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|Anne as Cinderella, and other characterizations
Written by Caroline SO
(10/6/2008 9:16 p.m.)
in consequence of the missive, Elizabeth: Chapter one, penned by Cheryl
It is interesting that JA gives Elizabeth more "page space" than Anne on first introduction, but even on my first reading, I don't think I ever thought E. would be the heroine. As one critic pointed out (and, alas, I can't now recall and retrieve the source), Anne is an archetypal "Cinderella" character: her beloved mother has died, she is at the mercy of two sisters, one of whom (E) is "still as handsome as at age 16," and the other (Mary) is "coarse." Anne's father fills in for the wicked stepmother, and to some extent (her benevolence toward Anne), Lady R is the fairy godmother, although Anne's own intelligence and resources will put her life on track (i.e., help her find her prince) rather than her fairy godmother's wand.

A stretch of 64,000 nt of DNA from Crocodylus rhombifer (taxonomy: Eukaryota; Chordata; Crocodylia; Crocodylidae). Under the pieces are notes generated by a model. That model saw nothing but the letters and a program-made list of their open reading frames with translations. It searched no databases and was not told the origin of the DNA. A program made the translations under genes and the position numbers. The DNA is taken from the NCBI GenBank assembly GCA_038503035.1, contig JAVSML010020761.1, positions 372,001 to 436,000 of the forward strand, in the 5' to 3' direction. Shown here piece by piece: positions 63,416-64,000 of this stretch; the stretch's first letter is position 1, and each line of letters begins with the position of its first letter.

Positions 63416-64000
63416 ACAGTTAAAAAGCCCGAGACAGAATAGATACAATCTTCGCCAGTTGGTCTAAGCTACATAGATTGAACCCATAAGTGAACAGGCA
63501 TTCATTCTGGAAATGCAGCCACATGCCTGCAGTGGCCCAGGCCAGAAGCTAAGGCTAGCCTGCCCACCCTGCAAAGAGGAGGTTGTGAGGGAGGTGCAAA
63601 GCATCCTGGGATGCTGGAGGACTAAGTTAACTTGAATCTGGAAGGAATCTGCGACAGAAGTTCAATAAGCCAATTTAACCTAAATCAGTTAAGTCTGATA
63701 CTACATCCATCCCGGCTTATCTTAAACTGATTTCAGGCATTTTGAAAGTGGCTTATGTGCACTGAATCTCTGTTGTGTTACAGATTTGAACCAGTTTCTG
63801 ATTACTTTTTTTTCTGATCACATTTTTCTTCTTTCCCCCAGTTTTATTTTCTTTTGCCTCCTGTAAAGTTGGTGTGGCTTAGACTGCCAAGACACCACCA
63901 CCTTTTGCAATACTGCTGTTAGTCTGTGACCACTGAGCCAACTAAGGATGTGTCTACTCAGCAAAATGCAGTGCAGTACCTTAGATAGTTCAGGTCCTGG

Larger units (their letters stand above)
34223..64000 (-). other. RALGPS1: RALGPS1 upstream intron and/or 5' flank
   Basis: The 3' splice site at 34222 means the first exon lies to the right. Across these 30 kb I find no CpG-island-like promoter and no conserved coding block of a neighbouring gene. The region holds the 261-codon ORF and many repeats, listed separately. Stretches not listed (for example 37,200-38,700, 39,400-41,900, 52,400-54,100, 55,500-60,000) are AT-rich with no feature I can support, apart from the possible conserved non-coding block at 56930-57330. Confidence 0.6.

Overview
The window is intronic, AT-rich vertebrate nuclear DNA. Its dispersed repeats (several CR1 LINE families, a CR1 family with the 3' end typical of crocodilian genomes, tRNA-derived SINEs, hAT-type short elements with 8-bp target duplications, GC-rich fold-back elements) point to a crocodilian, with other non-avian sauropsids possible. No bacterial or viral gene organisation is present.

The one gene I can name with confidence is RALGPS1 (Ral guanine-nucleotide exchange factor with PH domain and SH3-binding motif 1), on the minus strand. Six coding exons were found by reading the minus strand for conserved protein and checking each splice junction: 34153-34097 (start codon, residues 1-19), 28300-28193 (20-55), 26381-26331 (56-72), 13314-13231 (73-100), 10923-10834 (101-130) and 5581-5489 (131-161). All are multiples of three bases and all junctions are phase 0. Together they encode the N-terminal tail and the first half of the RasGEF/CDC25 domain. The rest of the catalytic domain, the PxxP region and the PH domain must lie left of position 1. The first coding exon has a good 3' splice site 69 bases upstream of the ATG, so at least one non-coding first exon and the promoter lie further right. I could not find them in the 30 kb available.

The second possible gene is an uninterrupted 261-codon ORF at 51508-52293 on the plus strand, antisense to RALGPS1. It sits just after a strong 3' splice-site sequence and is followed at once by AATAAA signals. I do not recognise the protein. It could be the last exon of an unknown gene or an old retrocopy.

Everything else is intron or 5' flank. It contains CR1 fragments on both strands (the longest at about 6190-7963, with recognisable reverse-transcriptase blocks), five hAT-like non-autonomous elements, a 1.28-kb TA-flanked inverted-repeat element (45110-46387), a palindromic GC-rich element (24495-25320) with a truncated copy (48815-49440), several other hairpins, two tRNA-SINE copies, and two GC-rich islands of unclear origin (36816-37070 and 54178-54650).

Since I am trying to focus on JA's novelistic structure and devices, I was intrigued by how quickly in these chapters she introduces most of the lead characters and uses outside "reports" (i.e., letters or, in this case, the Baronetage), either to advance the plot or establish character.
A few characterizations that I noted are the following, brisk and to the point:
Anne -- "faded and thin" (really, JA's first words about the heroine! Cinderella indeed!)
Beat that for succinctness, Ernest Hemingway!
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